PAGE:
I stepped out onto the deck tonight, wrapped in my warmest robe. I shivered in the soft night wind, unwrapped as quickly as I could, and slipped into the stinging heat of the tub. I lay back, letting the briny water wash over my shoulders and aching neck.
The woods around our house were dark and deeply silent. Shadows danced as the wind bent the trees, like furtive creatures racing from trunk to trunk over the silvered snow. The full moon was rising, casting its cold light over the wetlands behind the stone wall.
I sat perfectly still, afloat in the steaming water. I tried to breathe without a sound. The wind picked up just a bit, splashing tiny droplets of ice cold water onto my face and arms.
For just a moment, with my back to the darkened house, I was all alone in the world. No sight of anything made by man: just the stars, the moon, the slate gray trees and glowing patches of snow. No sound of humans anywhere, just the wind in the pines and one distant barking dog. I breathed in deep; the air smelled of pine and snow and cold wind, as clean and natural as if it was earth’s first day.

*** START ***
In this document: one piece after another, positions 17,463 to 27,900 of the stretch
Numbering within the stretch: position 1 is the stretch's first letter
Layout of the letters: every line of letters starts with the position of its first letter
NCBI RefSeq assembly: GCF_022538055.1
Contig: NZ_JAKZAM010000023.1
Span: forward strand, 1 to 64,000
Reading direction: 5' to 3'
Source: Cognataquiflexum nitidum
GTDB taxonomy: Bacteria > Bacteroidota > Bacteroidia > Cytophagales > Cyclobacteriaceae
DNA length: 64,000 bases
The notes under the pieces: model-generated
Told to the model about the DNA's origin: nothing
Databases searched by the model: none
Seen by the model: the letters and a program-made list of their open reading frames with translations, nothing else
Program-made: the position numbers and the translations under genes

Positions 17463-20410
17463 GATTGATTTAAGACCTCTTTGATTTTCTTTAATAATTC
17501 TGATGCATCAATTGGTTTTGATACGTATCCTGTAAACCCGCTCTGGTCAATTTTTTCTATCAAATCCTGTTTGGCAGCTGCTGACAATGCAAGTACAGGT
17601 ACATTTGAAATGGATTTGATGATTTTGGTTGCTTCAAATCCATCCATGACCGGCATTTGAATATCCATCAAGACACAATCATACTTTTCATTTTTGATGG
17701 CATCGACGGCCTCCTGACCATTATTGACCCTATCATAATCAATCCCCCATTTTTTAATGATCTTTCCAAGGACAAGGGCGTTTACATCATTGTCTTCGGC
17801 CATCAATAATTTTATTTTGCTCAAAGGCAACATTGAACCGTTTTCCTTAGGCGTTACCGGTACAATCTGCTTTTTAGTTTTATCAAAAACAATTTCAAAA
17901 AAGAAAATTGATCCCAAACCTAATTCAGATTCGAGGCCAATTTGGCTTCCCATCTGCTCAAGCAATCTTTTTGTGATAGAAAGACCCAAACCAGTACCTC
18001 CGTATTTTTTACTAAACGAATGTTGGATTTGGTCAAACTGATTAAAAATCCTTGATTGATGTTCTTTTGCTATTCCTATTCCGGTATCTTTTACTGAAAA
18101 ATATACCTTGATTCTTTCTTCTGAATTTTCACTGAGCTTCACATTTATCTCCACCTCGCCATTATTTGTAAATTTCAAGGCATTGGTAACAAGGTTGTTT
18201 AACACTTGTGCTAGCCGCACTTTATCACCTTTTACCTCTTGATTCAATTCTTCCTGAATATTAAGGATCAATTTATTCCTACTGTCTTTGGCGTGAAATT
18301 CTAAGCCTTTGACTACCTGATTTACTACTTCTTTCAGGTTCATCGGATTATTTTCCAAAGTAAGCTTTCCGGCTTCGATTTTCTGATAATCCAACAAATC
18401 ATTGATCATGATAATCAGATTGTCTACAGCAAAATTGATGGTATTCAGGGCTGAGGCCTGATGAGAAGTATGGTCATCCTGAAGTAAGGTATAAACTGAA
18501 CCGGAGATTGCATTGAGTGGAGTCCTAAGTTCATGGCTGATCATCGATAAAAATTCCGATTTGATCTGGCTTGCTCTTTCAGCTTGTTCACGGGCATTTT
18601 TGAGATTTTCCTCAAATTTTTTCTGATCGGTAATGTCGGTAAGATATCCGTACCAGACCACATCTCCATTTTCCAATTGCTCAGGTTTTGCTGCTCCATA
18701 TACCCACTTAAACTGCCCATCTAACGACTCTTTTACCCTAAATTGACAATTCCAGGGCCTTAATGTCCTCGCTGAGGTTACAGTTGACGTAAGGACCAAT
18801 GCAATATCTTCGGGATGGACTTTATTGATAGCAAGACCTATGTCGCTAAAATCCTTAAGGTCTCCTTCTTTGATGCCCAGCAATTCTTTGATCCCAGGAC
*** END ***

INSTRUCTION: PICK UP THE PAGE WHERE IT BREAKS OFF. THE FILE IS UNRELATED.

For just a moment, I let my mind wander into the scenes of those dystopian novels that are so popular today. I let myself imagine that I was the only human left. I felt both the sadness and the freedom of that thought, and I let myself look for a moment at both.
I know that I am a supremely social being; I am near tears every day that I come home to a house where there are no children. I spend every long ride home planning which of the days events I will recount to my husband over dinner and a glass of wine. I live for the relationships that I have with my friends, my family, my students.
There is something so powerful and so mystical about those few moments when I can disconnect myself from the pull of other humans. There is something elemental and soothing and just so beautiful about the silence of that silvery winter moon.